Enormous marine biodiversity offers an endless reservoir of chemicals for many applications. In this scenario, the extraction of seaweeds represents an interesting source of compounds displaying antimicrobial activity. In particular, among the different red algae, Gracilaria gracilis
plays an important role due to the presence of important bioactives in its composition. In spite of these features, an efficient culture system is still absent. In the present study, a novel algal culture method was developed and compared to another more common cultural practice, widely reported in literature. A higher efficiency of the new method, both for daily growth rate and biomass, was assessed. Furthermore, the growth inhibitory activity of five extracts, obtained using ethanol, methanol, acetone, chloroform or diethyl ether as a solvent, from the cultured G. gracilis
was tested against Gram-positive and Gram-negative pathogens. Algal extracts exhibited a considerable inhibitory activity against B. subtilis
strains, while a slight inhibition was observed against V. fischeri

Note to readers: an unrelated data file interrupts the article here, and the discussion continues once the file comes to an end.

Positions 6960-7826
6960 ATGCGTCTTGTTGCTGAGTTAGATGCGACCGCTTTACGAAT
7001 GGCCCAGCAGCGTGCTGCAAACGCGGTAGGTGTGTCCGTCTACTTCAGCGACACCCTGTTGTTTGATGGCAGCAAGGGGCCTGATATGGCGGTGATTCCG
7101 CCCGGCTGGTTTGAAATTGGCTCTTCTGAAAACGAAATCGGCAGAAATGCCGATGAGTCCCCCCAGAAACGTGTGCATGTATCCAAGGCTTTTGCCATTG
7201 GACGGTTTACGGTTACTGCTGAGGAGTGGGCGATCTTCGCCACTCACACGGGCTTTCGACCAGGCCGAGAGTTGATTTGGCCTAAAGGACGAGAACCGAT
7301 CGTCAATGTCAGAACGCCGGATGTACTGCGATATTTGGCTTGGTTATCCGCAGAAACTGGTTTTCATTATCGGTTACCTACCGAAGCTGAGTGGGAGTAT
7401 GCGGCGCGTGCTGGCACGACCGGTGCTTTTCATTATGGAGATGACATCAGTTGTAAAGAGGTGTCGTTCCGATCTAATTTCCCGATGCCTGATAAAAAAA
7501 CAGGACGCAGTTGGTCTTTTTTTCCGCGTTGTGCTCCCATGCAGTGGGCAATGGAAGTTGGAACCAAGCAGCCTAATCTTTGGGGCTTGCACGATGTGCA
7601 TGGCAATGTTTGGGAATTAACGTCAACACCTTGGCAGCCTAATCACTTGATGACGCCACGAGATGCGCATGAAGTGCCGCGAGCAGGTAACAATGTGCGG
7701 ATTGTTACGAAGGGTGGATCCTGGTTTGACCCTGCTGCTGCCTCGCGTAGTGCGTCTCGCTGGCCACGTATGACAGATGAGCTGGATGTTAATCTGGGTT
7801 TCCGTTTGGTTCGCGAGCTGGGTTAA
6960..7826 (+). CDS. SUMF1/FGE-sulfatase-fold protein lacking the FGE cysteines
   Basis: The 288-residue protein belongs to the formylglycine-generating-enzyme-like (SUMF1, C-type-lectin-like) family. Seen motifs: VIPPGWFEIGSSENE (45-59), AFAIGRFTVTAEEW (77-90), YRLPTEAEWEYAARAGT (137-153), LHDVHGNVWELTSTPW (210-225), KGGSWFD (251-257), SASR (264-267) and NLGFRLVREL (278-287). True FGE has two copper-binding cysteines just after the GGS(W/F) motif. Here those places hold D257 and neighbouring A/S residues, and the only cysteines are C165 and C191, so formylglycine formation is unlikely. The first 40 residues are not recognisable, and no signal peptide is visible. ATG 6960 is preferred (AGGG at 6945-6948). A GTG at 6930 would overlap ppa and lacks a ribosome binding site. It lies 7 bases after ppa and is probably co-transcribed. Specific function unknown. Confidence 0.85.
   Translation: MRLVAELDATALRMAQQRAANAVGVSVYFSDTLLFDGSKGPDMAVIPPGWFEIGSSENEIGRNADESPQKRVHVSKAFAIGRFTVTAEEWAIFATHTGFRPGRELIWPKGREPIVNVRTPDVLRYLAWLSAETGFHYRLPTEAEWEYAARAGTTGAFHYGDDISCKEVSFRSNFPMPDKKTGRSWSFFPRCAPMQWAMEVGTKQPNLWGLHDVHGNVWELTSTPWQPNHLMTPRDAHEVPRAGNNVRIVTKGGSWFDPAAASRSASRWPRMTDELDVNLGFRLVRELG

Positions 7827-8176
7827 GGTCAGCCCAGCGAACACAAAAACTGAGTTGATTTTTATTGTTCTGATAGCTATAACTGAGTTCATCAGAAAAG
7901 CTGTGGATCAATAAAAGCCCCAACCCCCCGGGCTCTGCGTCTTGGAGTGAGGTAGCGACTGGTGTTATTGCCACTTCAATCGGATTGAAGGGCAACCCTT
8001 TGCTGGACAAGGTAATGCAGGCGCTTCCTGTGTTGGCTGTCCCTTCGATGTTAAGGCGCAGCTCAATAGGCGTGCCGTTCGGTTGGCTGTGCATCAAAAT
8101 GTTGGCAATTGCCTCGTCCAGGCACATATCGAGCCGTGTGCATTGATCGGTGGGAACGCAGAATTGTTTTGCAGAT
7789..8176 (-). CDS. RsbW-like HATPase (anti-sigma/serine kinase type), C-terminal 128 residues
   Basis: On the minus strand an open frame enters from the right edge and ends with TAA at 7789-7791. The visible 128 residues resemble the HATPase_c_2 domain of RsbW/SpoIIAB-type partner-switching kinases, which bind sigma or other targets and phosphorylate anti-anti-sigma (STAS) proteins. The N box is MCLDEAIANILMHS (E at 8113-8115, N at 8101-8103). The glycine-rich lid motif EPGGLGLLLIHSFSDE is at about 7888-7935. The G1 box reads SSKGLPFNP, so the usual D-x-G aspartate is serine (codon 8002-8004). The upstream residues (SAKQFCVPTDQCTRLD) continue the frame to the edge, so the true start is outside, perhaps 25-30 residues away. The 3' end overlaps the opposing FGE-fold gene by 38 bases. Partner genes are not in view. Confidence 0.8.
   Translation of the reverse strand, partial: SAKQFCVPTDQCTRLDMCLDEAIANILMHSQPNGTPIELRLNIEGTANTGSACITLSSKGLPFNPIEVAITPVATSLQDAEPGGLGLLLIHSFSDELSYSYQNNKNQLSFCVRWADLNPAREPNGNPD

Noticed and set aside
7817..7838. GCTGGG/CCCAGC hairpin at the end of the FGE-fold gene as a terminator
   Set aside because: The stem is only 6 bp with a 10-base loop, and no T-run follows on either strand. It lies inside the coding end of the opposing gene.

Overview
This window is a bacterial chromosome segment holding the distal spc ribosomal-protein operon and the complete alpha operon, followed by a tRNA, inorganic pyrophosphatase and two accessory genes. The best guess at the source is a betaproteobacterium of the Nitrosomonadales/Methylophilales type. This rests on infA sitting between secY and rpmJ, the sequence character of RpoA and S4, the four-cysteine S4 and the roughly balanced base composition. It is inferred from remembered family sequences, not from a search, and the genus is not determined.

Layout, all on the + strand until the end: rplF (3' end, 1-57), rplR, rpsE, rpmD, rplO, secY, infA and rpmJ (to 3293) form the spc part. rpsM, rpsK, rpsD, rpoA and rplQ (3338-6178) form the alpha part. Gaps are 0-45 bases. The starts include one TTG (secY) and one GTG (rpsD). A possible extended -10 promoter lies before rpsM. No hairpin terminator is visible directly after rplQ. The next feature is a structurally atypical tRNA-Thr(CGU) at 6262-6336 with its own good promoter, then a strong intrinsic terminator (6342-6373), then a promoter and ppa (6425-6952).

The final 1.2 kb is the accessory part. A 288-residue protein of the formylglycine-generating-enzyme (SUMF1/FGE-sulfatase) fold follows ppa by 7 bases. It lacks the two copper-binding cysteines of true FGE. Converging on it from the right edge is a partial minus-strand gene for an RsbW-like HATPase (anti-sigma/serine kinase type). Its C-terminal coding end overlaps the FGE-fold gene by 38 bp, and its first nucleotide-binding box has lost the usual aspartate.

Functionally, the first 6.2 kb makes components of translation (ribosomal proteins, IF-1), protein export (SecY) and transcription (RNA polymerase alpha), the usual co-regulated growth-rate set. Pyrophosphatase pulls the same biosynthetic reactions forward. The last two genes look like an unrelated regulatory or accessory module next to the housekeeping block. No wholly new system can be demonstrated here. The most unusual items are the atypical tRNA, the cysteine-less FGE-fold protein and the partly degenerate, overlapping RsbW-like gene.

. The different extracts showed significant differences in bacterial growth inhibition, with the highest activity that was recorded for the ethanol extract, followed by that of methanol. Based on the chemical characterization, these findings could be related to the antimicrobial activity played by the combination of total carbohydrates and polyphenols, which were determined at high levels in ethanol and methanol extracts, as well as by the highest number and levels of single polyphenols. Conversely, the lower growth inhibitory activities found in chloroform and diethyl ether extracts could be related to the isolation of minor lipid classes (e.g., neutral and medium polar lipids) composed by fatty acids, such as stearic, oleic and arachidonic acids, typically characterized by antimicrobial activity. In consideration of the results obtained, the present study has a double implication, involving both the field of cultural practices and the exploitation of natural sources for the isolation of antimicrobial agents useful both in pharmaceutical and food applications.
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